Mad Max Meets Trump In Von Wong Post-Apocalyptic Photography Project

Mad Max Meets Trump In Von Wong Post-Apocalyptic Photography Project - Photographer Benjamin Von Wong's latest project focuses on a post-apocalyptic world where the people in it have been turned into oxygen refugees.

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General Photography

'Oxygen refugees'


Photography, as of yet, might not have the power to change the world but it can be used as a rather powerful message-spreading medium and that's what photographer Benjamin Von Wong is currently using it for.

Benjamin recently hit the headlines with his project 'Mermaids Hate Plastic' which highlighted the fact that in an average American's lifetime, they will use 10,000 plastic bottles. His latest project, which has the rather topical title 'Mad Max meets Trump's America', is continuing on the environmental issues path but this time, it's air pollution that's his concern. 

Earlier in the year, Benjamin found a website which was bottling oxygen and selling it to polluted cities in China (it sounds silly, we know) and he also discovered that his old school in Beijing had an airlock in the gym as well as air filters in every classroom so the children could breathe cleaner air. This rang alarm bells for Benjamin and as a result, his latest project was born.  

"And so my quest began- to find post-apocalyptic soldiers trading, using and controlling oxygen beneath a coal mining machine," Benjamin Von Wong. 

The shoot, where the final images see families sharing oxygen from fishbowls with plants in them, was actually planned several months ago and Benjamin had no intention of the project having a political slant but recent events changed this slightly, as Benjamin explains: "With President Trump’s recent commitment to bring back coal, my fantastical concept started to feel a lot more real."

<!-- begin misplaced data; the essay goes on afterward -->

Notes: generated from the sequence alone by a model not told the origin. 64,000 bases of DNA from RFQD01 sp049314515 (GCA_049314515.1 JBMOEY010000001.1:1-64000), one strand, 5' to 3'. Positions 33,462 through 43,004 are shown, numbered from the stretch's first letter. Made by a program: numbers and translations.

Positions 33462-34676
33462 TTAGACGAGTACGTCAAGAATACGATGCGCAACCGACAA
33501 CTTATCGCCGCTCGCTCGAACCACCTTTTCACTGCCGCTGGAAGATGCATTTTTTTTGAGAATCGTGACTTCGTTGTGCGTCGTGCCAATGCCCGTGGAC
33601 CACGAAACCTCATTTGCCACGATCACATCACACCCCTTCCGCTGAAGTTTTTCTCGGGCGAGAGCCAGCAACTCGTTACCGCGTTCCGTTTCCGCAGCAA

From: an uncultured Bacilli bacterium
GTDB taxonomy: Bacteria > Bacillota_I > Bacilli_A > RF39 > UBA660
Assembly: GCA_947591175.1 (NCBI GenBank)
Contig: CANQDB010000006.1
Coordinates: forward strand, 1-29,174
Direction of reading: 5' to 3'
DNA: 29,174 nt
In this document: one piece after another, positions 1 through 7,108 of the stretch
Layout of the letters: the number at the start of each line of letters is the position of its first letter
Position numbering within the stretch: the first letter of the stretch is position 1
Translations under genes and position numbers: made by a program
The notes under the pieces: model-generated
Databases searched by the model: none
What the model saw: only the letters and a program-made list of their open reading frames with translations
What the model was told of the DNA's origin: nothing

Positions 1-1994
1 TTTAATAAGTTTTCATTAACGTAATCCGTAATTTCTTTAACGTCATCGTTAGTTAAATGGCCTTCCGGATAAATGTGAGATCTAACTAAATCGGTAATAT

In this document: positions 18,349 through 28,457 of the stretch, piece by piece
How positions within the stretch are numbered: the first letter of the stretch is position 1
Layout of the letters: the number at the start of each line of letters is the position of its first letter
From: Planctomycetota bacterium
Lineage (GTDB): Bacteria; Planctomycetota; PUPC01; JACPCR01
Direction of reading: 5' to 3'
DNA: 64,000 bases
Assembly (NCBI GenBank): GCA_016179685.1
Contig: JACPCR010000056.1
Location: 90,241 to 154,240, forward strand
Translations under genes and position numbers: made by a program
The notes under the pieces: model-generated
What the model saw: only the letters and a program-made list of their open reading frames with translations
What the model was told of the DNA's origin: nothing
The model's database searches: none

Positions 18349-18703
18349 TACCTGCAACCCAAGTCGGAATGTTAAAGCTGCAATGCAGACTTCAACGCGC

Mad Max meets Trump's America


For the shoot, volunteers in Germany joined Benjamin and his team at Ferropolis, a former strip mine that was converted into a museum in the early nineties. Eight of the models brought their own post-apocalyptic outfits and props (pretty cool) while others brought whatever lighting and clothing they had to help bring the shoot idea to life. Many of the props were actually custom built from recycled waste by a group called the Wasteland Warriors which included an 'oxygen harvester' made out of a fishbowl and a teapot that became the centrepiece of one of the shots.


Strip mine Germany

© Grim Photography 


Wasteland Warriors

© Anna Tenne


Strip mine Germany


Strip mine Germany portrait shoot


As with many of Benjamin's shoots, this one wasn't a quick 'in and out' photography session. In fact, the image below took about six hours to create. The family featured in the shot are American expats who, with the power of photo editing, good props and set design, were transformed into 'oxygen refugees' surrounded by other post-apocalyptic survivors. 


Family in the post-apocalyptic world


Benjamin does say that the project is, obviously, an exaggeration as he'd never expect the USA to reach that level of pollution but as all good photo projects do, it has got people talking about the issue it was designed to highlight and the photographs are pretty awesome, too. 

You can learn more about the story behind the project over on Benjamin Von Wong's website - and in the 'behind the scenes' video below. We also have a few more features about Benjamin's work which are well worth checking out, including his recent lava portrait shoot and an idea which unfolded in toxic water 30m deep

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